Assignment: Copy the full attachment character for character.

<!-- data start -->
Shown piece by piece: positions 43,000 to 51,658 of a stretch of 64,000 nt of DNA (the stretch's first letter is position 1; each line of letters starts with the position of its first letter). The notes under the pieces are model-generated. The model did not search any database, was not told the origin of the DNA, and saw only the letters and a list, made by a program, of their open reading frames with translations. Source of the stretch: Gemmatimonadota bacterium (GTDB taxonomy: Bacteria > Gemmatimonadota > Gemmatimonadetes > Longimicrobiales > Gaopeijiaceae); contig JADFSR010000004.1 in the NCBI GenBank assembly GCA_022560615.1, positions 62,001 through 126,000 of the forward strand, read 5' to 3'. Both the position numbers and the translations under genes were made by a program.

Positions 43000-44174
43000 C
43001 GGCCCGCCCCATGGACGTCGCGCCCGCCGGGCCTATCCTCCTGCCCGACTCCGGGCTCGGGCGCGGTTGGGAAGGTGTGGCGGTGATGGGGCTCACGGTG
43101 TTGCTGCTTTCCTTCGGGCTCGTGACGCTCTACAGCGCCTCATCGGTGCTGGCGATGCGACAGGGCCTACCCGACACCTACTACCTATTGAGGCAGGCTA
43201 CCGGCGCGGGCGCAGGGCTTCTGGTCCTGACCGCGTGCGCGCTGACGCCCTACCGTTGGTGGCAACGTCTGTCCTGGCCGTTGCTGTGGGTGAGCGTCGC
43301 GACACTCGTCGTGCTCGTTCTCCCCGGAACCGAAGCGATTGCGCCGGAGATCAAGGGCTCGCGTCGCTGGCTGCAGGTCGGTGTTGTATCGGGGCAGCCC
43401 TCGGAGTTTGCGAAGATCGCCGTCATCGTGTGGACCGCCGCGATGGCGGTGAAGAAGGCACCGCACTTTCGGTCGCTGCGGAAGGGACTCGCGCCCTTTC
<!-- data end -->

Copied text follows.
Shown piece by piece: positions 43,000 to 51,658 of a stretch of 64,000 nt of DNA (the stretch's first letter is position 1; each line of letters starts with the position of its first letter). The notes under the pieces are model-generated. The model did not search any database, was not told the origin of the DNA, and saw only the letters and a list, made by a program, of their open reading frames with translations. Source of the stretch: Gemmatimonadota bacterium (GTDB taxonomy: Bacteria > Gemmatimonadota > Gemmatimonadetes > Longimicrobiales > Gaopeijiaceae); contig JADFSR010000004.1 in the NCBI GenBank assembly GCA_022560615.1, positions 62,001 through 126,000 of the forward strand, read 5' to 3'. Both the position numbers and the translations under genes were made by a program.

Positions 43000-44174
43000 C
43001 GGCCCGCCCCATGGACGTCGCGCCCGCCGGGCCTATCCTCCTGCCCGACTCCGGGCTCGGGCGCGGTTGGGAAGGTGTGGCGGTGATGGGGCTCACGGTG
43101 TTGCTGCTTTCCTTCGGGCTCGTGACGCTCTACAGCGCCTCATCGGTGCTGGCGATGCGACAGGGCCTACCCGACACCTACTACCTATTGAGGCAGGCTA
43201 CCGGCGCGGGCGCAGGGCTTCTGGTCCTGACCGCGTGCGCGCTGACGCCCTACCGTTGGTGGCAACGTCTGTCCTGGCCGTTGCTGTGGGTGAGCGTCGC
43301 GACACTCGTCGTGCTCGTTCTCCCCGGAACCGAAGCGATTGCGCCGGAGATCAAGGGCTCGCGTCGCTGGCTGCAGGTCGGTGTTGTATCGGGGCAGCCC
43401 TCGGAGTTTGCGAAGATCGCCGTCATCGTGTGGACCGCCGCGATGGCGGTGAAGAAGGCACCGCACTTTCGGTCGCTGCGGAAGGGACTCGCGCCCTTTC